Featured Book:  May and June, 2018
DIY Canning: Over 100 Small-Batch Recipes for All Seasons

Sometimes canning is about using up a bumper crop of zucchini or tomatoes and putting up big batches, but other times canning can just be about wanting a few jars around of something tasty and homemade where you control the ingredients. And for those times a book like this comes in handy! Just like the subtitle says, this book contains small batch recipes with most of them making just a few pint or half-pint jars.  And there’s a nice variety too with recipes for jams, jellies, condiments, salsas, and sauces, as well some basics for fruits, vegetables, and meats.  If you’re looking for a little change of pace from the larger canning recipes, you’ll find several nice options included in the chapters of this book.


Featured Book:  April, 2018
The City Homesteader: Self-Sufficiency on Any Square Footage

Self sufficiency is an attractive idea to many people, but it can feel daunting to know how that can be accomplished in a small urban setting. But as this book shows, there are ways to make it happen!   Ideas for growing your own food, preserving food, and things to make for running the household, are some of the categories tackled in this book.  There are several projects labeled specifically as “Small Space Projects” in this book too that I found intriguing such as how to make a potato barrel for growing potatoes or how to make your own solar food dehydrator, as well as other projects like making a compost bin or a rain collection barrel. As I was reading this book in the spring, I felt quite inspired to try growing a few of the small space food suggestions during the upcoming warm months.  I think I’ll be doing cherry tomatoes based on this book’s list of high yield crops for small spaces, and I might also try planting my own strawberry pot (one of the inspiring Small Space Projects that’s calling out to me!)


Featured Book:  February, and March 2018
Nourished Beginnings Baby Food: Nutrient-Dense Recipes for Infants, Toddlers and Beyond Inspired by Ancient Wisdom and Traditional Foods

Yes, this is a book about making food for babies and toddlers, but as you flip through it you’ll find yourself thinking, “Hey that looks good – I would totally eat that too!”  The book starts out with recipes designed for the littlest ones made of things like peas, carrots, or beets.  But as the book moves on to recipes for toddlers, the fare becomes more family friendly. There are soups, granola, oatmeal, pudding, meats, and vegetable side dishes that anyone of any age can enjoy. ( I’ve decided to give the herbed cauliflower “rice” and the steamed pears a try!)  The emphasis of this book is not only on creating homemade food options for the little ones, but to have those options be very nourishing and made from ingredients that will provide good nutrition for our families. You’ll find this book to be a wonderful resource if you enjoy making tasty and healthy dishes for your family, including the very littlest ones who are just learning to join in at the family table.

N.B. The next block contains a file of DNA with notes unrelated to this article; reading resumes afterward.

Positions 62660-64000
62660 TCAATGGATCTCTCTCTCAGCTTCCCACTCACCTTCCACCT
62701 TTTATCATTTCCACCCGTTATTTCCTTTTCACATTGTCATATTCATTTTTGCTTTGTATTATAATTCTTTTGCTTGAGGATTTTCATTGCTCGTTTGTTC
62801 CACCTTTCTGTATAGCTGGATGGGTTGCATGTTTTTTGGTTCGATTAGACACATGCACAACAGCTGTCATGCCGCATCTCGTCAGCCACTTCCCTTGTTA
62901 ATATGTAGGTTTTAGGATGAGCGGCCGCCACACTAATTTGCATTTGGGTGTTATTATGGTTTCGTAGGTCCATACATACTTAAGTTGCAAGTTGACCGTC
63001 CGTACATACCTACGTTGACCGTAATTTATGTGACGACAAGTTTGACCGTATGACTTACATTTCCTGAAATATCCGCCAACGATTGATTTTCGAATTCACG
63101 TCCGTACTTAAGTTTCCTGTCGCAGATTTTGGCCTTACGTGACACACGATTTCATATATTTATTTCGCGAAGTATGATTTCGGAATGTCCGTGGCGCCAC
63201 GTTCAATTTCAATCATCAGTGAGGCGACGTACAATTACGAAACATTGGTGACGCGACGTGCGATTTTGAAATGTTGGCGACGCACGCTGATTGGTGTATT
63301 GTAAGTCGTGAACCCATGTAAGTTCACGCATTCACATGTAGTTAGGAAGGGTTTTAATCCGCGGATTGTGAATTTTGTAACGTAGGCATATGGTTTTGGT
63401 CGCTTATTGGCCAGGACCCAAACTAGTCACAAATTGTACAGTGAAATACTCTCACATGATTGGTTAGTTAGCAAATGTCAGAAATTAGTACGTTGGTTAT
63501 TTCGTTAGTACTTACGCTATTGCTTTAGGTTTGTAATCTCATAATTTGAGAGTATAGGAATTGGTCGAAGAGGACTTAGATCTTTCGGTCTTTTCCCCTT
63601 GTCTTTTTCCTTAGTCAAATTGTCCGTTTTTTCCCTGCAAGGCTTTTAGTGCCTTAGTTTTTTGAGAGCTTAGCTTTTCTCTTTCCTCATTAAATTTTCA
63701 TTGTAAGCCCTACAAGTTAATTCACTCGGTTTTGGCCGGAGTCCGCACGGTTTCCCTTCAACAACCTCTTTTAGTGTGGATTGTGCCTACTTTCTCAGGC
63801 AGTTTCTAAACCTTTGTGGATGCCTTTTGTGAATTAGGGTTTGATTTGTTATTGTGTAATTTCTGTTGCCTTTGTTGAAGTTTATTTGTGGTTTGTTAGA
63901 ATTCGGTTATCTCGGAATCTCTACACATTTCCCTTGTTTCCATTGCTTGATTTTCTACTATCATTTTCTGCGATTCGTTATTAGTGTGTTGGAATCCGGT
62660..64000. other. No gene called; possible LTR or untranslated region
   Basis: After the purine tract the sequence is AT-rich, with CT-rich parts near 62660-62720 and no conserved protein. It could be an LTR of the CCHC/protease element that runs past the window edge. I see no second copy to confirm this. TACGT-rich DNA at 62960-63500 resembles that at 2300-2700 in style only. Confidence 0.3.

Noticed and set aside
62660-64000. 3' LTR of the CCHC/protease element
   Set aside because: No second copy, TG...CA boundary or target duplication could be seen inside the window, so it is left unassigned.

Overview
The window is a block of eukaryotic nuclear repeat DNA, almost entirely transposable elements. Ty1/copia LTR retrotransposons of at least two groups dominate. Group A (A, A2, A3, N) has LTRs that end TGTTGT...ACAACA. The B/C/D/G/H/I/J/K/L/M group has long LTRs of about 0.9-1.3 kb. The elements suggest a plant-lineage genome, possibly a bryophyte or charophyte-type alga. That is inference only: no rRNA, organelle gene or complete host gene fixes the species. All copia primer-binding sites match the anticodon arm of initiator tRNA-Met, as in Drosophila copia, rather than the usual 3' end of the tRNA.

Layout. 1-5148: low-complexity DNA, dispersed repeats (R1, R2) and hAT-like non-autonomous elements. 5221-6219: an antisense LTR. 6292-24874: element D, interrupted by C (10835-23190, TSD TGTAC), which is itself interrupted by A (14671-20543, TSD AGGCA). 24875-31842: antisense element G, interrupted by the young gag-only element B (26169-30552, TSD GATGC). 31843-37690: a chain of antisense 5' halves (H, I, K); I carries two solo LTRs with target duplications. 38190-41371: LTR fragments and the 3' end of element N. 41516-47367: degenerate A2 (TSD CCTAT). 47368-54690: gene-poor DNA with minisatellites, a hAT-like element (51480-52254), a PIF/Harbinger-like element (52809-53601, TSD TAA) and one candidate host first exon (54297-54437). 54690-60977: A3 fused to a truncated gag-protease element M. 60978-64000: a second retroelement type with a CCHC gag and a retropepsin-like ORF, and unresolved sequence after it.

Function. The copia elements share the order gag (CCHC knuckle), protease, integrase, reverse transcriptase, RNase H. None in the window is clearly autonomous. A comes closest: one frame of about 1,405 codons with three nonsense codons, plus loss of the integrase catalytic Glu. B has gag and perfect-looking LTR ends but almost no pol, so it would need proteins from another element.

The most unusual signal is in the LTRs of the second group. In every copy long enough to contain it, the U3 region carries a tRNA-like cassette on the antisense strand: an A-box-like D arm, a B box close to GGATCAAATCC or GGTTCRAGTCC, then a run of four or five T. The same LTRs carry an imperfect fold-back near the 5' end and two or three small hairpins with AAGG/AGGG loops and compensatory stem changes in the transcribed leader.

Featured Book:  January, 2018 and March, 2017
Money Secrets of the Amish: Finding True Abundance in Simplicity, Sharing, and Saving

If you’re a frugal sort of person (like me) you won’t really find any new ideas in this book. That being said, I think it’s still good to read about frugal living from time to time to keep yourself motivated and to reinforce the benefits of living simply. For instance after reading this book, I came away motivated to do a better job of taking inventory before I go on my weekly grocery shopping trip (the Amish trait of trying to use what you have first). I’ve heard the author, Lorilee Craker, speak in person (she’s good!) and this book has the same down-to-earth, friendly, and somewhat humorous style as when she speaks. This book is an easy read and everyone can come away with some nugget of truth and inspiration from these timeless money secrets of the Amish.


Featured Book:  December, 2017
Taste of Home Christmas Cookbook

The “Taste of Home” cookbooks have two qualities that I really like in a cookbook: they’re filled with reader submissions and lots of pictures. I love to read the little blurbs from the person who submitted the recipe giving their insider info on the recipe, and I love to see how the finished product will look by having a photo. The Taste of Home Christmas books hit the mark in both these areas, and after browsing through it you should have lots and lots of ideas and inspiration for adding a little homemade goodness to your Christmas gatherings. I most recently looked through the 2014 edition but you can find their Christmas collections published for other years too. They include appetizers, breads, cookies, side dishes, desserts, and even complete dinner menus. If you like to give homemade food gifts, there’s several yummy ideas in this category too. And there’s more than just food! There’s also a few crafty chapters for quick decorations or gifts you can make. Any of the Taste of Home Christmas books are lovely collections of simple yet special holiday ideas that are sure to add a little extra joy to the season.